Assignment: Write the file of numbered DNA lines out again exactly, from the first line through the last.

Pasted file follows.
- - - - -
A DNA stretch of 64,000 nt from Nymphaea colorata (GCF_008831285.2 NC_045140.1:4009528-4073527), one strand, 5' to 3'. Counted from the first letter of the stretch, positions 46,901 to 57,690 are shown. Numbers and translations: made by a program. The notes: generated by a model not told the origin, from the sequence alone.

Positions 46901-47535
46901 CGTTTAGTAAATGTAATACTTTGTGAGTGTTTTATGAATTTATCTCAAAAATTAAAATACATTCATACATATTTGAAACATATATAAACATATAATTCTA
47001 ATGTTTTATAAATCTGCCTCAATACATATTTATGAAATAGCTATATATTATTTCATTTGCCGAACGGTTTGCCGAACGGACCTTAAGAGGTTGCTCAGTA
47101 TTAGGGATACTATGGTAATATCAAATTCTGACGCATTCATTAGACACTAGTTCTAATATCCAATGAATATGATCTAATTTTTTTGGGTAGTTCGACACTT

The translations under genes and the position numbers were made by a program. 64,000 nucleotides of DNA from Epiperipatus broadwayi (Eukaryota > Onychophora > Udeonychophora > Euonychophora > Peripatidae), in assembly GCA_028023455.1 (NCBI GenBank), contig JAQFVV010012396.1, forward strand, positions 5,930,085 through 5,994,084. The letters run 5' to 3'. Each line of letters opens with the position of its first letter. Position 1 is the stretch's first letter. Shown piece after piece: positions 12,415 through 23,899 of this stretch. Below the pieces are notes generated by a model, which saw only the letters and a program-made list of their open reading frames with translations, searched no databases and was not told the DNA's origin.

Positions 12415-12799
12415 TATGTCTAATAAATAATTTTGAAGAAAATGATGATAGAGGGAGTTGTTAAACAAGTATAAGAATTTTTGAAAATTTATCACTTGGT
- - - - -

A DNA stretch of 64,000 nt from Nymphaea colorata (GCF_008831285.2 NC_045140.1:4009528-4073527), one strand, 5' to 3'. Counted from the first letter of the stretch, positions 46,901 to 57,690 are shown. Numbers and translations: made by a program. The notes: generated by a model not told the origin, from the sequence alone.

Positions 46901-47535
46901 CGTTTAGTAAATGTAATACTTTGTGAGTGTTTTATGAATTTATCTCAAAAATTAAAATACATTCATACATATTTGAAACATATATAAACATATAATTCTA
47001 ATGTTTTATAAATCTGCCTCAATACATATTTATGAAATAGCTATATATTATTTCATTTGCCGAACGGTTTGCCGAACGGACCTTAAGAGGTTGCTCAGTA
47101 TTAGGGATACTATGGTAATATCAAATTCTGACGCATTCATTAGACACTAGTTCTAATATCCAATGAATATGATCTAATTTTTTTGGGTAGTTCGACACTT

The translations under genes and the position numbers were made by a program. 64,000 nucleotides of DNA from Epiperipatus broadwayi (Eukaryota > Onychophora > Udeonychophora > Euonychophora > Peripatidae), in assembly GCA_028023455.1 (NCBI GenBank), contig JAQFVV010012396.1, forward strand, positions 5,930,085 through 5,994,084. The letters run 5' to 3'. Each line of letters opens with the position of its first letter. Position 1 is the stretch's first letter. Shown piece after piece: positions 12,415 through 23,899 of this stretch. Below the pieces are notes generated by a model, which saw only the letters and a program-made list of their open reading frames with translations, searched no databases and was not told the DNA's origin.

Positions 12415-12799
12415 TATGTCTAATAAATAATTTTGAAGAAAATGATGATAGAGGGAGTTGTTAAACAAGTATAAGAATTTTTGAAAATTTATCACTTGGT